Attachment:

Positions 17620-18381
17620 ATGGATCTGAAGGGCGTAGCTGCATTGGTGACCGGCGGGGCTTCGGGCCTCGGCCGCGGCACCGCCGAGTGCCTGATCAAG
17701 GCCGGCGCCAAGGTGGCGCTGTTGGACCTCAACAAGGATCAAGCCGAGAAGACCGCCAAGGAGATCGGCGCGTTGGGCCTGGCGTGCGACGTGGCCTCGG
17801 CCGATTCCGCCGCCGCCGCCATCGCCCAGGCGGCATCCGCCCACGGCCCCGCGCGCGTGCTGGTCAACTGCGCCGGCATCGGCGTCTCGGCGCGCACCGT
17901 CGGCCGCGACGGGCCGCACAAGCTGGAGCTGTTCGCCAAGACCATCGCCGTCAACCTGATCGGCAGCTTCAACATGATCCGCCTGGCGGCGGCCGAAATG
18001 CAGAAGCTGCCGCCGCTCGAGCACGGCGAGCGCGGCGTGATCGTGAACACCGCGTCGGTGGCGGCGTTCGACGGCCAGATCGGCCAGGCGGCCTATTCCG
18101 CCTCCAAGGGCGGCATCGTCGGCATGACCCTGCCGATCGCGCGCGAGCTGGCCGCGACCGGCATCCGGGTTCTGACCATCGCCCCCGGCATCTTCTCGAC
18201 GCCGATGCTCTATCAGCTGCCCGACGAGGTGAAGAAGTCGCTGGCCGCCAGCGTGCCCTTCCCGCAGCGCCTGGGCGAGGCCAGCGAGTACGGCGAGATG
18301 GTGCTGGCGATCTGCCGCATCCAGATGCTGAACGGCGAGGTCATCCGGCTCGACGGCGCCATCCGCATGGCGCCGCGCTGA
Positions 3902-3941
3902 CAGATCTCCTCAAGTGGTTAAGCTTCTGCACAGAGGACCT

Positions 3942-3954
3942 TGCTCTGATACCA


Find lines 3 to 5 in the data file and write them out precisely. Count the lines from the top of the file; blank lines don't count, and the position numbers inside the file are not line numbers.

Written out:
17701 GCCGGCGCCAAGGTGGCGCTGTTGGACCTCAACAAGGATCAAGCCGAGAAGACCGCCAAGGAGATCGGCGCGTTGGGCCTGGCGTGCGACGTGGCCTCGG
17801 CCGATTCCGCCGCCGCCGCCATCGCCCAGGCGGCATCCGCCCACGGCCCCGCGCGCGTGCTGGTCAACTGCGCCGGCATCGGCGTCTCGGCGCGCACCGT
17901 CGGCCGCGACGGGCCGCACAAGCTGGAGCTGTTCGCCAAGACCATCGCCGTCAACCTGATCGGCAGCTTCAACATGATCCGCCTGGCGGCGGCCGAAATG